The French Canadian press in Montreal dubbed him the “Big Orange,” back in 1969 when he joined the Montreal Expos. His hair was as red as his bat was hot. We met almost half a century ago.
It was 1973. Toots Shor was turning 70 and Frank Gifford was throwing a birthday party for him at Toots Shor’s “joint.”
My grandfather and Toots were grand friends. I think Papa Warren even turned a spade at the opening of Toot’s saloon some years before. Anyway, I was just a few years out of Cal—and a stranger in New York. Toots took me under his wing and was my second father.
He invited me to the shindig.
“Bring a broad,” he said. (Yes, the vernacular was different in 1973).
I was new to town and knew few people so I invited “Dynamite Nancy,” a gorgeous 21 year old secretary at my offic, Dancer-Fitzgerald-& Sample, an ad agency.
“Dynamite Nancy” looked like Rita Hayworth. She was tall and svelte with ravishing long read hair—about the color of Staub’s—though I didn’t even notice at the time.
Those were the “Mad Men” days in advertising. It was long before #Metoo was a glimmer in anyone’s eye—lucky for all of us–males that is.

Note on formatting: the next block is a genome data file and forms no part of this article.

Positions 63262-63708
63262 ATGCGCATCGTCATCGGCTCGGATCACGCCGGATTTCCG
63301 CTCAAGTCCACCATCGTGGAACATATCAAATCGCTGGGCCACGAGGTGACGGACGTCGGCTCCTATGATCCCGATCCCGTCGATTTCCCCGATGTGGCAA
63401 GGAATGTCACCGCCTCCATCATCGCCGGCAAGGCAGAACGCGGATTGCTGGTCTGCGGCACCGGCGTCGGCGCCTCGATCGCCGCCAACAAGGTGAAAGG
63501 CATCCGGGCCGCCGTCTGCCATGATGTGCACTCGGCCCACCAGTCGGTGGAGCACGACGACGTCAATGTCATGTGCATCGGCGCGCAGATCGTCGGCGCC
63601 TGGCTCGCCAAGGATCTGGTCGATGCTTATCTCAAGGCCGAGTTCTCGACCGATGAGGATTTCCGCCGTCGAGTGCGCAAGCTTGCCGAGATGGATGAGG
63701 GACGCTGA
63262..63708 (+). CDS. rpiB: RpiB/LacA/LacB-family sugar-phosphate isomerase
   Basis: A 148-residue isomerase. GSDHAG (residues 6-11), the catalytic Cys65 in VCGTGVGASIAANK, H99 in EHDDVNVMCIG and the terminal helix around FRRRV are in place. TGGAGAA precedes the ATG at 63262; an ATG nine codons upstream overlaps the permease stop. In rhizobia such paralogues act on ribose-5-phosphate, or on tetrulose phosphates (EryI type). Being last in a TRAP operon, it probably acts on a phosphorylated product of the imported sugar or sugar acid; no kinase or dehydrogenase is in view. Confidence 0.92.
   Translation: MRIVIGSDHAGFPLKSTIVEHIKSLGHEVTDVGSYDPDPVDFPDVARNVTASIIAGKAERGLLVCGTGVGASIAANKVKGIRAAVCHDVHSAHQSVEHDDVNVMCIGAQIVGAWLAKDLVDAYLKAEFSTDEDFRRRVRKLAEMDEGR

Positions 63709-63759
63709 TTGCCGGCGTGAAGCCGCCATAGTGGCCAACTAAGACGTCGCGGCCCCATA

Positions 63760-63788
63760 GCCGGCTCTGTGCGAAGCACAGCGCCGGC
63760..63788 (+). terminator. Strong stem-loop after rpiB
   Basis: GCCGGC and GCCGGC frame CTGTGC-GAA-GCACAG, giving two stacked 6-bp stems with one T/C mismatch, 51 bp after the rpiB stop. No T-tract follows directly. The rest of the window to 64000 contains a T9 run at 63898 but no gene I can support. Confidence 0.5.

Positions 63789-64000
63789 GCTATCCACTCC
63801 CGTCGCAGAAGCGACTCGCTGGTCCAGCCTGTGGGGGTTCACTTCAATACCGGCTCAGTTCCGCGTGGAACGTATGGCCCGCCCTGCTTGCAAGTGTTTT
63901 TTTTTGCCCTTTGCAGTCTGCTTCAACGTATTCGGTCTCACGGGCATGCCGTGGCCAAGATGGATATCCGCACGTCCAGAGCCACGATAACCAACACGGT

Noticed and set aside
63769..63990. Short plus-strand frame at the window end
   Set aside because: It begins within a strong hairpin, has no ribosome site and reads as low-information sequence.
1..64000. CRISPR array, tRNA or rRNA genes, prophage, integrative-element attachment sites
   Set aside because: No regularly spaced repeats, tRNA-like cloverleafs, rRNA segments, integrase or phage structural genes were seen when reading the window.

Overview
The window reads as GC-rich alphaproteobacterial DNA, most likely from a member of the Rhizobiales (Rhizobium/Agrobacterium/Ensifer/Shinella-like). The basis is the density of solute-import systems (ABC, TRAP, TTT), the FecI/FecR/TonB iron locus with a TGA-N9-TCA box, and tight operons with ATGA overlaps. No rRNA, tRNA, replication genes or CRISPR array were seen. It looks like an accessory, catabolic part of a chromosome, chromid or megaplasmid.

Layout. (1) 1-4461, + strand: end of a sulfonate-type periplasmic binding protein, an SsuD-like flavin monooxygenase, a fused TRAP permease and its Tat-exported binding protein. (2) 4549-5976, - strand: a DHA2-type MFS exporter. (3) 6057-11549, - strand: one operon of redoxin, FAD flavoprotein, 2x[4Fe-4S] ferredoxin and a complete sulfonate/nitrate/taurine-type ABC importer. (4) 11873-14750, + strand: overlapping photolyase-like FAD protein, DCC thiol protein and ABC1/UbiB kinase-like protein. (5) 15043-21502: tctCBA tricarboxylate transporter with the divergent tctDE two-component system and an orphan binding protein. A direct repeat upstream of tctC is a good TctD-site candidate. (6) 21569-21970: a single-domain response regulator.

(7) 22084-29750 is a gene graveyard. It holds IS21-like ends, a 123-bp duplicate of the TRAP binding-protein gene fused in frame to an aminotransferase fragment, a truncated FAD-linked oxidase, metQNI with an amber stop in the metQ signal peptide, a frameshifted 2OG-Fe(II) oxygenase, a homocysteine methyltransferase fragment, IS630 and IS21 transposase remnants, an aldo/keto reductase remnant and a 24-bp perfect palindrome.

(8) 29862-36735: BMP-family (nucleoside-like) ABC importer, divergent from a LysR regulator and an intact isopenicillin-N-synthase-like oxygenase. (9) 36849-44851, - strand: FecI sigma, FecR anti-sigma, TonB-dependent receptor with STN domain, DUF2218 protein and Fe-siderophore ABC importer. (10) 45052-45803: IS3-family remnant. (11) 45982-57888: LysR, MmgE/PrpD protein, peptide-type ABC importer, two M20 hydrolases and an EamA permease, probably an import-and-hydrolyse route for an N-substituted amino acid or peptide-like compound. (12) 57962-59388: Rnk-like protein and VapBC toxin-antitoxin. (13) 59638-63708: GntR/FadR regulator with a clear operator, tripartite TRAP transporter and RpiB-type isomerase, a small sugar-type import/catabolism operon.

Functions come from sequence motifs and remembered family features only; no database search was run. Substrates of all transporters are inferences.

Having grown up in Napa Valley (long before we were chi chi like today)— out in the hills—a mile from the closest people–in New York, I was like a CNBC reporter at the White House. I had no clue what was going on around me—and felt decidedly out of place.
Toots’ saloon was packed and celebrities stood shoulder to shoulder as they bellied up to the bar. No one said “no” to Frank Gifford, back then.
I felt like Admiral Stockville in that famous debate. “What am I doing here?”
But don’t get me wrong. I reveled in every minute of it.
Perhaps sensing my unease, this big red headed guy comes up to me and starts talking. It’s Rusty Staub, starting right fielder for the New York Mets. I was dumbfounded.
Knowing that the press was all over the party. Nancy and I go back to my 5 story walk up to watch the 12 o’clock news on my black and white TV. Sure enough the cameraman zeros in on Nancy’s backside as she’s rocking to the music. For a girl from Queens, who’d barely been out of the neighborhood, this was a story she could tell for the rest of her life.
The next day (we didn’t have voice mail back then) our receptionist yells out loud for all my office mates to hear, “Jeff. Rusty Staub is on the phone for you.”
I pick up the phone and it is indeed Rusty Staub. (I’m assuming he was bowled over by my incredible knowledge of baseball, my wit and my sterling personality– that’s why he called).
The conversation went something like this: